An Update on the Potential Habitability of TRAPPIST-1. No Aliens yet, but We’ve Learned a lot.

An Update on the Potential Habitability of TRAPPIST-1.  No Aliens yet, but We’ve Learned a lot.
read more

One year ago, I wrote an article about the remarkable discovery of the TRAPPIST-1 planetary system, a system of seven temperate terrestrial planets orbiting an ultra-cool red dwarf star. This was an enormous astronomical discovery because these low-mass stars are the most numerous ones in our galaxy, and the discovery of potentially habitable planets around one of them led many people to speculate about the existence of life there and elsewhere in our galaxy around similar stars.

This announcement also inspired a lot of additional studies by astronomers worldwide, who have used additional instruments and run complex models to better understand this planetary system and its potential for hosting life.

One year later, it seems to me that the time is right to give you an update on what we’ve learned about this planetary system, which is located only 41 light-years from Earth.

Wonderful Potentially Habitable Worlds Around TRAPPIST-1

Wonderful Potentially Habitable Worlds Around TRAPPIST-1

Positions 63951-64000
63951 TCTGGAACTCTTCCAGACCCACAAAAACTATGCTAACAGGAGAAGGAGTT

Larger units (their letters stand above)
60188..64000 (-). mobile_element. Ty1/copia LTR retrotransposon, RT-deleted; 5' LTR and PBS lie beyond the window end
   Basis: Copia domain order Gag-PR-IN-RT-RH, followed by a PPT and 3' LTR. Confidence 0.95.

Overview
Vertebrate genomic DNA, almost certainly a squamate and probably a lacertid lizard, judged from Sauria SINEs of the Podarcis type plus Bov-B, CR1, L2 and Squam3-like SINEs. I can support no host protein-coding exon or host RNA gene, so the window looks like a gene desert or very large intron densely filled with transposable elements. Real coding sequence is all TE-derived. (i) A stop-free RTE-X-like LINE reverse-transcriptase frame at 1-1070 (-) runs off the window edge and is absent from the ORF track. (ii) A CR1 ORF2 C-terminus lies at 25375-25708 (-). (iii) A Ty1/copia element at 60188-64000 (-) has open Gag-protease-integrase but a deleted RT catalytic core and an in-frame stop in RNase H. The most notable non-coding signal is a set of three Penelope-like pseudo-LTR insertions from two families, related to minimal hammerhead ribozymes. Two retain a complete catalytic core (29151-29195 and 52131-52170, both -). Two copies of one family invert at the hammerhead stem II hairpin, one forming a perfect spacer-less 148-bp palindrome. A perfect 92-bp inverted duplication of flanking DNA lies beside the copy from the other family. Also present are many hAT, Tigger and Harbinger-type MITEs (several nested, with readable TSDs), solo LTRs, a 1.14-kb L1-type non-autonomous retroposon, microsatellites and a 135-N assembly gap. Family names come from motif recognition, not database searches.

read more
PIA21421 small
Abstract Concept of TRAPPIST-1 System credit: NASA/JPL-Caltech

In May 2016, Michael Gillon and his team announced the discovery of three Earth-sized exoplanets around TRAPPIST-1, an ultra cool M-dwarf star, using the small TRAPPIST telescope at ESO-La Silla, Chile. It was an exciting discovery—yet on that day no one could possibly have imagined that less than a year later they would make another significant discovery involving the same system. But here we are: today, they announced in Nature the discovery of seven potentially habitable Earth-like worlds.

The star, named TRAPPIST-1, is a fairly inconspicuous star in our Milky Way. Small (8% the mass of the sun) and cold (half the temperature of the sun), it is a member of an ultra-cool dwarf population that represents 15% of the star population of our galaxy. In 2016, Gillon and his team detected the transit (i.e., the shadow of a planet passing between its host star and us) of three exoplanets at the inner edge of the habitable zone of their star.